Jamal et al., 2012) and is, therefore, advantageous
over SF. Furthermore, sometimes, the produced metabolites by SSF are more thermostable
than those produced by SF, such α-amylase (Regulapati
et al., 2007). Other advantages are the economy and reduction in
contamination problems due low-water indices used in the substrate which can
be used for nutrition and support for the microorganism growth (Soccol
and Vandenberghe, 2003; Rubel et al., 2008).
Furthermore, this method can be used to produce functional foods such as cereals
when the substrates are nutritionally valuable and free of toxic components
(Rubel et al., 2010). The use of A. brasiliensis
mycelium produced by SF are recently used for formulation of nutraceutical foods
(Ribeiro and Salvadori, 2003; Camelini
et al., 2005). On the other hand, recently studies verified the beneficial
biological effects of SSF wheat grain ingestion with the mushroom mycelium in
mice (Dalla-Santa et al., 2009, 2010).
However, a correlation factor to determine the amount of biomass in the wheat grains or ergosterol and mycelium production by A. brasiliensis during SSF has not been described before. Therefore, the aim of the present research was to study the biomass content and several growth parameters of A. brasiliensis mycelium grown during SSF on grounded wheat grains with ergosterol as the main growth indicator.
MATERIALS AND METHODS
Microorganism and inoculum preparation: The strain used in this work
was A. brasiliensis LPB-03 which is preserved in the Biotechnological
Processes Laboratory of the Biotechnology and Bioprocess Engineering Division
(Federal University of Parana) (Dalla-Santa et al.,
The mushroom strain was grown in Petri dishes on potato dextrose agar for 10
days at 30°C. Following cultivation, 5 pieces of mycelium (1 cm2)
were cut and inoculated into 50 mL of fermentation medium containing (in g L-1)
glucose (20), yeast extract (3.95), MgSO4.7H2O (0.3) and
K2HPO4.3H2O (0.5). The pH was adjusted to 6.0±0.2
(Fan et al., 2003) and the medium was sterilized
at 121°C for 15 min. After inoculation of the 5 pieces of mycelium, incubation
under shaker conditions was carried out at 30°C and 120 rpm for 7 days.
The pre-inoculum was obtained by straining the mycelium produced in this first
step through a 0.5 mm nylon mesh with a spatula to break pellets and produce
small mycelium pieces. A suspension of broken mycelium was obtained by washing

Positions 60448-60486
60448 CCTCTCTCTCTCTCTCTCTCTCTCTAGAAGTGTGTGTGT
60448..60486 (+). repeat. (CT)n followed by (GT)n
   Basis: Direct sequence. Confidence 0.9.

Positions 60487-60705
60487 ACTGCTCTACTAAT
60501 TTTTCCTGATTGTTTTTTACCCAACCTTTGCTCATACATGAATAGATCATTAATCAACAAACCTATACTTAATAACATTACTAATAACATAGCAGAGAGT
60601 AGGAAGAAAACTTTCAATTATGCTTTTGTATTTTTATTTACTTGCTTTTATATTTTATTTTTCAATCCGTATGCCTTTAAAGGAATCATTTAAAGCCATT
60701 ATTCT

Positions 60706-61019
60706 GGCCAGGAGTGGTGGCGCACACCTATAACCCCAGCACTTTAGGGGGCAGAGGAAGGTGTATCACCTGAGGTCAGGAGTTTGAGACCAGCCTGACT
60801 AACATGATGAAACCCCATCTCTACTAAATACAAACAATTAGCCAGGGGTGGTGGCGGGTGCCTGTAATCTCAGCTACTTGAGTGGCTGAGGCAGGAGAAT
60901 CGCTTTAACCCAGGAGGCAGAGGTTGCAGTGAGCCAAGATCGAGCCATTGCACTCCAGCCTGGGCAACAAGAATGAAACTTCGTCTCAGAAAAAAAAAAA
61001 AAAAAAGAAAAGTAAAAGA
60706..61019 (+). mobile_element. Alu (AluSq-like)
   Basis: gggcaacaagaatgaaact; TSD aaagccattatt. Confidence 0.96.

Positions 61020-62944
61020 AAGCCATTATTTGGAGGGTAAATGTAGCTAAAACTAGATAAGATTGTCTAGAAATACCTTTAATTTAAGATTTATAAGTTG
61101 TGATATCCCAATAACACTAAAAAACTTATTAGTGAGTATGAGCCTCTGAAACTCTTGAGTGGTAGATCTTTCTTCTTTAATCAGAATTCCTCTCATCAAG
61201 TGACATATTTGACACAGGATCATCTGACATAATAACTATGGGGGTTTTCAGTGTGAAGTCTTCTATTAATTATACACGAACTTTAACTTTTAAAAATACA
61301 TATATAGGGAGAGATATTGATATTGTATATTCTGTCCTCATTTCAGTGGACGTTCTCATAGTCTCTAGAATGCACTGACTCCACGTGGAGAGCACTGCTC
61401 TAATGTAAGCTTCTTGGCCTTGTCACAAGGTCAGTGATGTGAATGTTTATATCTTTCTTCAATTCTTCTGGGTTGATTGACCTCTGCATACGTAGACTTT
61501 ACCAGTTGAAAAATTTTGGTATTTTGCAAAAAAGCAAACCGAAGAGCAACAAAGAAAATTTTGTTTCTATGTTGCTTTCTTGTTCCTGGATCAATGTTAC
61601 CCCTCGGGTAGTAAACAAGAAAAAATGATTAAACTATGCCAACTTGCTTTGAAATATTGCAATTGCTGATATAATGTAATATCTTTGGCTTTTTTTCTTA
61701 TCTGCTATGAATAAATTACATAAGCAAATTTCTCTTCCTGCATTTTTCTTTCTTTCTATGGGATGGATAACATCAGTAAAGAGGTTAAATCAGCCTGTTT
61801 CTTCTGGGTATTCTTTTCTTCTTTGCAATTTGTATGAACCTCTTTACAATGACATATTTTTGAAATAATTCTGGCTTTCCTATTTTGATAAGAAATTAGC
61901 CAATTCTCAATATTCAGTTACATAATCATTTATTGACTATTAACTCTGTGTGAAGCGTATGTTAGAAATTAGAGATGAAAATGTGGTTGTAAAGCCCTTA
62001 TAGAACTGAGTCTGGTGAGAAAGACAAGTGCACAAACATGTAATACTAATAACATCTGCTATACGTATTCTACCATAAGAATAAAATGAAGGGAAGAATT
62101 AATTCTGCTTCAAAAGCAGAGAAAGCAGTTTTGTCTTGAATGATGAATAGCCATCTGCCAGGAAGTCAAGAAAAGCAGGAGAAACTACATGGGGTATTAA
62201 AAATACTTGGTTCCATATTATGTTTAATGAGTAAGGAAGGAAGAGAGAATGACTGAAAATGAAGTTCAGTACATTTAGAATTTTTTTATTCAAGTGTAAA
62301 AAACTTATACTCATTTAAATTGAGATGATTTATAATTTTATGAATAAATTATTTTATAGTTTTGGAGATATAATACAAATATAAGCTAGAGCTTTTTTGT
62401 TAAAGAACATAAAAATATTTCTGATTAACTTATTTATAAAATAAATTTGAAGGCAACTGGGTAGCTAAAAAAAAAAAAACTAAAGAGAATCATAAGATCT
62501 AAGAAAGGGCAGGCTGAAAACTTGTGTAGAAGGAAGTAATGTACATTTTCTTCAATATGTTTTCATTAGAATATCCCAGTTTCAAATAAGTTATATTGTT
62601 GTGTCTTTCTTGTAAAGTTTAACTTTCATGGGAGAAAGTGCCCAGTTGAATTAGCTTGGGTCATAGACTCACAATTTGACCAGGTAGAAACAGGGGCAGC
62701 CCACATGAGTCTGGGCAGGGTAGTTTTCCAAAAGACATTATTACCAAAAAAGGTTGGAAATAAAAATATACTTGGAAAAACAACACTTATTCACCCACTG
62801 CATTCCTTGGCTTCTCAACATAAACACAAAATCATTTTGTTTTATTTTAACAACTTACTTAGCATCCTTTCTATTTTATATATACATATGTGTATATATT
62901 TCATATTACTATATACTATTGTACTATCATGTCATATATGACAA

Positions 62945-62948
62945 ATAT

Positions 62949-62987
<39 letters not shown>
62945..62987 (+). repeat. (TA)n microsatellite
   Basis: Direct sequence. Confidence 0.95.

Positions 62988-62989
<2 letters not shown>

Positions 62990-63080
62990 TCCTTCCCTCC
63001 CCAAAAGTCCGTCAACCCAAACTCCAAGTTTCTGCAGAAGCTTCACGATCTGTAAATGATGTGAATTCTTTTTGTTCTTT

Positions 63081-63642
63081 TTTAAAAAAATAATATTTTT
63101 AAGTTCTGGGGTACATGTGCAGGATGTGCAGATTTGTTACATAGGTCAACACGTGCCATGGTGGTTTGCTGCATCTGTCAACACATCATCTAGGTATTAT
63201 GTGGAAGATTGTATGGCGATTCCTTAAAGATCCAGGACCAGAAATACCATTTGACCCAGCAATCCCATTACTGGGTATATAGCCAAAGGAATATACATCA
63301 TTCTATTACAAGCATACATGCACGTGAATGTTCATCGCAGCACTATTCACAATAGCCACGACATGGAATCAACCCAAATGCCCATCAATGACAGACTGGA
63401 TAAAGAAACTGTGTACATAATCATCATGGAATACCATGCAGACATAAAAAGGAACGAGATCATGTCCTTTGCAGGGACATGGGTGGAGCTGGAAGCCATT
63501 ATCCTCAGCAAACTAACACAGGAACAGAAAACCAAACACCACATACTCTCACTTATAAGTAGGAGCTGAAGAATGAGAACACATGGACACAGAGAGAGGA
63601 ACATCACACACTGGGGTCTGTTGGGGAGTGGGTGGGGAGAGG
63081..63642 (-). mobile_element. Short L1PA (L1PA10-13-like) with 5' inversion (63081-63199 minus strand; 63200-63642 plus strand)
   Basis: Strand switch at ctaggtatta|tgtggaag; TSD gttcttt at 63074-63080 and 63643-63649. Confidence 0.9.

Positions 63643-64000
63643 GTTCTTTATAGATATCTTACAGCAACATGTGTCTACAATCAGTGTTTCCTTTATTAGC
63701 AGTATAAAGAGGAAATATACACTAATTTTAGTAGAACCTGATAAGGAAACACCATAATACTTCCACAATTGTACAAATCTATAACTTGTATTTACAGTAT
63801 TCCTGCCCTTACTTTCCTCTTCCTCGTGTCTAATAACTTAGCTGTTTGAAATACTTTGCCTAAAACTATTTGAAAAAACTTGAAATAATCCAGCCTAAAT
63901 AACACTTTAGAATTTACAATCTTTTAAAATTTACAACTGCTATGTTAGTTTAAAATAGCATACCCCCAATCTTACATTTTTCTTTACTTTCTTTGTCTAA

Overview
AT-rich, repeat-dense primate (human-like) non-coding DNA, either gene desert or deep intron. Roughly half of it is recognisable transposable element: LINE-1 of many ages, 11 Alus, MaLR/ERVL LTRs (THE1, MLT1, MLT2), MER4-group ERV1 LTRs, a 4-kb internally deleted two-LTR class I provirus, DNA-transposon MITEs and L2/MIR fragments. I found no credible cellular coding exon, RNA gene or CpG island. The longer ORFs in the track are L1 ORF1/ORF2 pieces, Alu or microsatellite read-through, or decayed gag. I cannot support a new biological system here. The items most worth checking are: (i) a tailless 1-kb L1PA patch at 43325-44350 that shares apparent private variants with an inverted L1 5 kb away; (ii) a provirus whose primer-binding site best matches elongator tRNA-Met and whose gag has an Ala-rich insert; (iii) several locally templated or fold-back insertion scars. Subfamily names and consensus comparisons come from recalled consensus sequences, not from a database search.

the biomass with 50 mL of distilled sterilized water during filtration. This
suspension was used for the second step of the inoculum preparation, in which
50 mL of the suspension was used to inoculate 500 mL (10%, v/v) of fermentation
medium containing (in g L-1) glucose (35), yeast extract (2.5), peptone
(5), KH2PO4 (0.88) and MgSO4.7H2O
(0.5). The pH was adjusted to 5.5 (Tang and Zhong, 2002)
and incubation was performed under conditions similar to those described for
the pre-inoculum preparation. The cultivated medium was filtered with 500 mL
of distilled sterilized water and the obtained mycelium suspension was used
as the inoculum for SF and SSF.
In order to estimate the biomass production of A. brasiliensis in SSF, SF was carried out using the same inoculum. The data obtained for ergosterol production in SF were used to determine the correlation factor between biomass and ergosterol production.
Biomass production in SF: Biomass production of A. brasiliensis in SF was carried out in Erlenmeyer flasks using 5% (v/v) of the inoculum prepared as described above. After 7 days of incubation, the biomass was filtered, washed with distilled water and vacuum-dried (10 mmHg, 45°C) for 24 h. About 0.5 g of the dried biomass was collected for analysis of moisture and ergosterol content. All analyses were performed in triplicate.
Ergosterol extraction and analysis from the SF biomass: Ergosterol extraction
was performed according to the method described by De Carvalho
et al. (2006) with some modifications. Initially, 0.5 g of the biomass
produced by SF was weighed, transferred to a glass flask and 2 mL of analytical-grade
ethanol and 1 mL of NaOH (2 M) were added.
||Column setup for respirometric studies, 1: Air pump, 2: Air
distribution system, 3: Humidifiers 4: Fermentation columns which were immersed
in a water bath with controlled temperature, 5: Drying column attached to
a column exit, 6: Sampling valve, 7: Gas chromatograph and 8: Computer with
data acquisition and control software
The material was shaken and incubated for 1 h at 70°C with periodic agitation
followed by the addition of 2 mL of HCl (1 M), 1 mL of KHCO3 (1 M)
and 2 mL of n-hexane with subsequent stirring. The mixture was agitated, transferred
to glass tubes and centrifuged at 3,000 g for 10 min at 20°C to facilitate